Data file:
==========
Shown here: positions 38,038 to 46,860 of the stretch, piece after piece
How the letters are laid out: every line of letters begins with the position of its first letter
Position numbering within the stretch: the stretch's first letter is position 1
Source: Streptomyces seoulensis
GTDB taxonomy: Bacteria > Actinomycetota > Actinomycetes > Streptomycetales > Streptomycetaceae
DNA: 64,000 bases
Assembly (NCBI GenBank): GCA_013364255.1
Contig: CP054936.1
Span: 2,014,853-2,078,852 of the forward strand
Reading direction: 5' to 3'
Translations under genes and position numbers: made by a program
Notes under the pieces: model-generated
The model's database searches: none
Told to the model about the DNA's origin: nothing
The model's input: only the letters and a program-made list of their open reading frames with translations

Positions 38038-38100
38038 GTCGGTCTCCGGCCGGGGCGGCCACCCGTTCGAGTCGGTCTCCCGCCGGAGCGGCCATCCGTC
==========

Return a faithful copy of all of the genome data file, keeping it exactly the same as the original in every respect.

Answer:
Shown here: positions 38,038 to 46,860 of the stretch, piece after piece
How the letters are laid out: every line of letters begins with the position of its first letter
Position numbering within the stretch: the stretch's first letter is position 1
Source: Streptomyces seoulensis
GTDB taxonomy: Bacteria > Actinomycetota > Actinomycetes > Streptomycetales > Streptomycetaceae
DNA: 64,000 bases
Assembly (NCBI GenBank): GCA_013364255.1
Contig: CP054936.1
Span: 2,014,853-2,078,852 of the forward strand
Reading direction: 5' to 3'
Translations under genes and position numbers: made by a program
Notes under the pieces: model-generated
The model's database searches: none
Told to the model about the DNA's origin: nothing
The model's input: only the letters and a program-made list of their open reading frames with translations

Positions 38038-38100
38038 GTCGGTCTCCGGCCGGGGCGGCCACCCGTTCGAGTCGGTCTCCCGCCGGAGCGGCCATCCGTC